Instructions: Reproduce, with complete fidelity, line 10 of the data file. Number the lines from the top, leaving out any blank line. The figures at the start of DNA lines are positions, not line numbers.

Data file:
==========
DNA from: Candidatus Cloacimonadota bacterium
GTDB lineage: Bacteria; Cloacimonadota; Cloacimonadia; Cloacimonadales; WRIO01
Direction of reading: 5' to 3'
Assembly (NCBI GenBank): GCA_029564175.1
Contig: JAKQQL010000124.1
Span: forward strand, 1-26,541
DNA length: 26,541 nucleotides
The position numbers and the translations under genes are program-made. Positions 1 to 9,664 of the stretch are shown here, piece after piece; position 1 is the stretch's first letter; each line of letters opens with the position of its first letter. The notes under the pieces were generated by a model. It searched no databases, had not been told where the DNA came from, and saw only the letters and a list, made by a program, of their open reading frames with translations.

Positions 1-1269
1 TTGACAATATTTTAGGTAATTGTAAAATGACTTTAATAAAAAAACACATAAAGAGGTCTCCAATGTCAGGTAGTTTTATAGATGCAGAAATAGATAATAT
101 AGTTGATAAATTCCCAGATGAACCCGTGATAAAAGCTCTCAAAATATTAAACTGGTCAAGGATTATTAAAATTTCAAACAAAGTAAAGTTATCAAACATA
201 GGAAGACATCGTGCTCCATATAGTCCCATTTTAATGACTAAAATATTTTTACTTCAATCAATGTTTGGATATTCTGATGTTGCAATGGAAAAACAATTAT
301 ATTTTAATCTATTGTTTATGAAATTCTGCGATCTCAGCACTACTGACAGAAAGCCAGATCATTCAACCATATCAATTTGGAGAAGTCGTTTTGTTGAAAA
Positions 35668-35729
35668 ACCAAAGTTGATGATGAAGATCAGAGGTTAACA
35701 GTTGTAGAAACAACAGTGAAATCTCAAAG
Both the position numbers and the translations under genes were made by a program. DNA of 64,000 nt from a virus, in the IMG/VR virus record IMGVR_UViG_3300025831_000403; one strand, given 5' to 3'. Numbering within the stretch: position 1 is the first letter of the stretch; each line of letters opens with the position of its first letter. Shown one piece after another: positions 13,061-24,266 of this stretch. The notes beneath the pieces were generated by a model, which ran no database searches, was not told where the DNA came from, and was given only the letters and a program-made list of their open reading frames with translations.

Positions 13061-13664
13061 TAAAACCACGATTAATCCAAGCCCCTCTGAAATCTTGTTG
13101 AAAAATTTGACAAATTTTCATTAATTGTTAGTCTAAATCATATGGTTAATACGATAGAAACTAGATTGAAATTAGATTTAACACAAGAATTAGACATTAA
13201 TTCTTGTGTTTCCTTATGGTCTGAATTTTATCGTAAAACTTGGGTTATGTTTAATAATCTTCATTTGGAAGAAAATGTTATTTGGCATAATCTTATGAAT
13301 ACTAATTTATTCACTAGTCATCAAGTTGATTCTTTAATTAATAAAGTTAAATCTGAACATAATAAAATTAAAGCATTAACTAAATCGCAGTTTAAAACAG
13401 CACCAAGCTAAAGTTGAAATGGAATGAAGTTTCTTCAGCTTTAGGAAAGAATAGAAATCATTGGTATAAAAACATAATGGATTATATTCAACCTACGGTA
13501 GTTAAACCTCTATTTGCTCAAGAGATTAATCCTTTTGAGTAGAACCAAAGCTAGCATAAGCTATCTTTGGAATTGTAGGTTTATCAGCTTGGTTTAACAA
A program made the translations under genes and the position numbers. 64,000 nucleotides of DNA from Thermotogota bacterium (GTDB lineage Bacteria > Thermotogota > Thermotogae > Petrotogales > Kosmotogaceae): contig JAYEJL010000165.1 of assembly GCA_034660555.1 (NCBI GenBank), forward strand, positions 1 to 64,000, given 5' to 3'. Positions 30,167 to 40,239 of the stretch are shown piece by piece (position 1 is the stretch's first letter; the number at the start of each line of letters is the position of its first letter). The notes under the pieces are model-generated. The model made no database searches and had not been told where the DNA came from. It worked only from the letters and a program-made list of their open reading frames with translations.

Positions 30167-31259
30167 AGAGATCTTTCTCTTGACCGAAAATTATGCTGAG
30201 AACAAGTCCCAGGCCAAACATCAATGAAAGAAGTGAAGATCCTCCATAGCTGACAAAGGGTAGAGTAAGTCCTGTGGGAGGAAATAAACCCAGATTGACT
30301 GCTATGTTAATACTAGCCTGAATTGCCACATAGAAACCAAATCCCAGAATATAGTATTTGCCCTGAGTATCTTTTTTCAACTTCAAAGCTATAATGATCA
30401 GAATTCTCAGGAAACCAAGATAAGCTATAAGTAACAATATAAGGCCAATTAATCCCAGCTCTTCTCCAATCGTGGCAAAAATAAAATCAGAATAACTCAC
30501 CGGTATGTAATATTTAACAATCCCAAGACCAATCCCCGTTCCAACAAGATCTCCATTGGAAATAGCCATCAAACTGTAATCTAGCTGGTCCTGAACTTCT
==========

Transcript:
1 TTGACAATATTTTAGGTAATTGTAAAATGACTTTAATAAAAAAACACATAAAGAGGTCTCCAATGTCAGGTAGTTTTATAGATGCAGAAATAGATAATAT